Castle N.Y. Catskills Photography Magazine Extra ghosts

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Catskills N.Y. Castle and Milky Way Photography

The Catskill Mountains or the Catskills are a large area in the southeastern portion of the U.S. state of New York. They are located approximately 100 miles (160 km) north-northwest of New York City and 40 miles (60 km) southwest of Albany.

The Catskill Mountains contain some of the darkest skies on the east coast. At this castle when we turned our flashlights off we could not see a thing! We literally could not see our hand in front of our face. If you don’t already know, you need dark skies to be able to see and photograph the milky way at night. Go to our other pages on milky way photography more details and resources. Make sure you check out the dark sky map. For Information and resources – Go to Dark Sky Photography Info. For information on how to do night sky photography go here.

DON’T go to this castle alone! – We highly recommend you do not go here by yourself. There are entities here for sure! Check out our new Ghost Hunting Photography Section in October. This trip inspired the new section. I assure you, we were not alone!


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Catskill N.Y. Dark Sky Photography Hot Spot Location

When to Go: The week before the new moon is when the moon rises very late at night so you can do photography before moon rise. Be sure to check the new moon and moon rise charts before you plan your trip.  We are going back in October. We didn’t get this quite right. Any excuse to travel and we now want to document the entities that reside within! Always shoot the milky way when there is no moon visible to get the darkest skies.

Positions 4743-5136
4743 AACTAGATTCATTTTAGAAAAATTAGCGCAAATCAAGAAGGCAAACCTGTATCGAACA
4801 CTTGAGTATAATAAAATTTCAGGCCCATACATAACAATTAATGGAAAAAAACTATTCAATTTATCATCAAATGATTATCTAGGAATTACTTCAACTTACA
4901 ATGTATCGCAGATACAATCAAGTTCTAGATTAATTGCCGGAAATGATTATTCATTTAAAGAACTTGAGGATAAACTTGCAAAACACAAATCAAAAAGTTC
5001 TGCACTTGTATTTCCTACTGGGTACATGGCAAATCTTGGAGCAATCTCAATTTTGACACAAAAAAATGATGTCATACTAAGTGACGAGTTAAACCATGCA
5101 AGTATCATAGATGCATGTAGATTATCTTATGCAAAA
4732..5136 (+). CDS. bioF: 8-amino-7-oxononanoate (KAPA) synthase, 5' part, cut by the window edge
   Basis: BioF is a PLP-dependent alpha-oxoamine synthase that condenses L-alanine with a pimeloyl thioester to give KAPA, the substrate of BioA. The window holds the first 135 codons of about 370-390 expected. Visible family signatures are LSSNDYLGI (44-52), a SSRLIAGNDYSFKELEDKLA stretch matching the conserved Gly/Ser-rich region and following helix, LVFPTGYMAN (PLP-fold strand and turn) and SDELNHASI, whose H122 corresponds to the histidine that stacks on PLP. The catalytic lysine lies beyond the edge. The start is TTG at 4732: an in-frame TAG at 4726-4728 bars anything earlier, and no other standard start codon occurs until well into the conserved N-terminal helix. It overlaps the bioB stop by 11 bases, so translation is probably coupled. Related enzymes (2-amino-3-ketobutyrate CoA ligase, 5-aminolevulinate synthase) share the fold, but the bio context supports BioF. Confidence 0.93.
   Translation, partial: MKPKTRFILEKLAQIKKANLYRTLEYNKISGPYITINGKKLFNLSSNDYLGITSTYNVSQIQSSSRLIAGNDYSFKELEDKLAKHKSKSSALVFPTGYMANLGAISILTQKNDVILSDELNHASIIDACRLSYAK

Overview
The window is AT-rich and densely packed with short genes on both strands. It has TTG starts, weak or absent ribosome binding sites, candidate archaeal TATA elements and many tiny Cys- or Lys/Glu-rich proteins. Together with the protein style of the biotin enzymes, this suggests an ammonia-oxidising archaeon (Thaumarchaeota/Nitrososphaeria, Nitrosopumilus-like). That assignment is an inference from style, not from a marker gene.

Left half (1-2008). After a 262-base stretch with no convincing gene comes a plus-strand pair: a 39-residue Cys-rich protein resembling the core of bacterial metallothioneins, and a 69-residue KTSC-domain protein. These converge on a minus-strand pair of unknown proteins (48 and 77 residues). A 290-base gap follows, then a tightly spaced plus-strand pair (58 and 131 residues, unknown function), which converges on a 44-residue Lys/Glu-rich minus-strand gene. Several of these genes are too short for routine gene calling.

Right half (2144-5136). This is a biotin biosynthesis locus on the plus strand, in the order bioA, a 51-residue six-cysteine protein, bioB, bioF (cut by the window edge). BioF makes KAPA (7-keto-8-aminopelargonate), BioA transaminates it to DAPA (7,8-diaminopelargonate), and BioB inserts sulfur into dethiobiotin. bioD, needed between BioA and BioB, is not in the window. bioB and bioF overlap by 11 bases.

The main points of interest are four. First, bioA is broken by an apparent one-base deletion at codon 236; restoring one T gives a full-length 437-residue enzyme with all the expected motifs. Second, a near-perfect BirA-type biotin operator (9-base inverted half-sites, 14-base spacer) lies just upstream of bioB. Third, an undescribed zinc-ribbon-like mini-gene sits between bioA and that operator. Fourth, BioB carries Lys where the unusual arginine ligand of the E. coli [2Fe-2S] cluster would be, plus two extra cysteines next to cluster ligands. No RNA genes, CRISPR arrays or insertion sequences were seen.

Please also see our Dark Sky Photography Information page to learn more details.

Photography Information – What you will need to bring

Camera – You will need a camera that you can manually control your ISO, shutter speed and aperture. You will also need a camera that can be focused manually.

Lens – A fast wide angle lens of 1.4 – 2.8 is ideal. If you use a 3.5 or higher (slower lens), you will have to increase the ISO. The higher the ISO, the more grain or digital noise or grain that will appear in your photos. Nikon’s 28mm f/1.8G or Canon’s 28mm f/1.8 are good choices if you are going lens shopping for your night photography trip.

Tripod – A good sturdy tripod is essential for night photography. If it gets windy, you will need a sturdy one, and we never know what Mother Nature will bring us while we are out there. Keep that in mind when you buy one to go in your suitcase if you are going on a plane. It should be sturdy enough to withstand the wind but small enough to fit in your suitcase.

Sky Map – Sky Guide is available through the iTunes Store for $1.99. It has a 5 out of 5-star rating on both the current (3.2) version (1200+ ratings) and all previous versions (8600+ ratings).   Android Version? Sky Guide is not currently available as an Android app. The closest thing I can suggest is SkySafari ($2.99).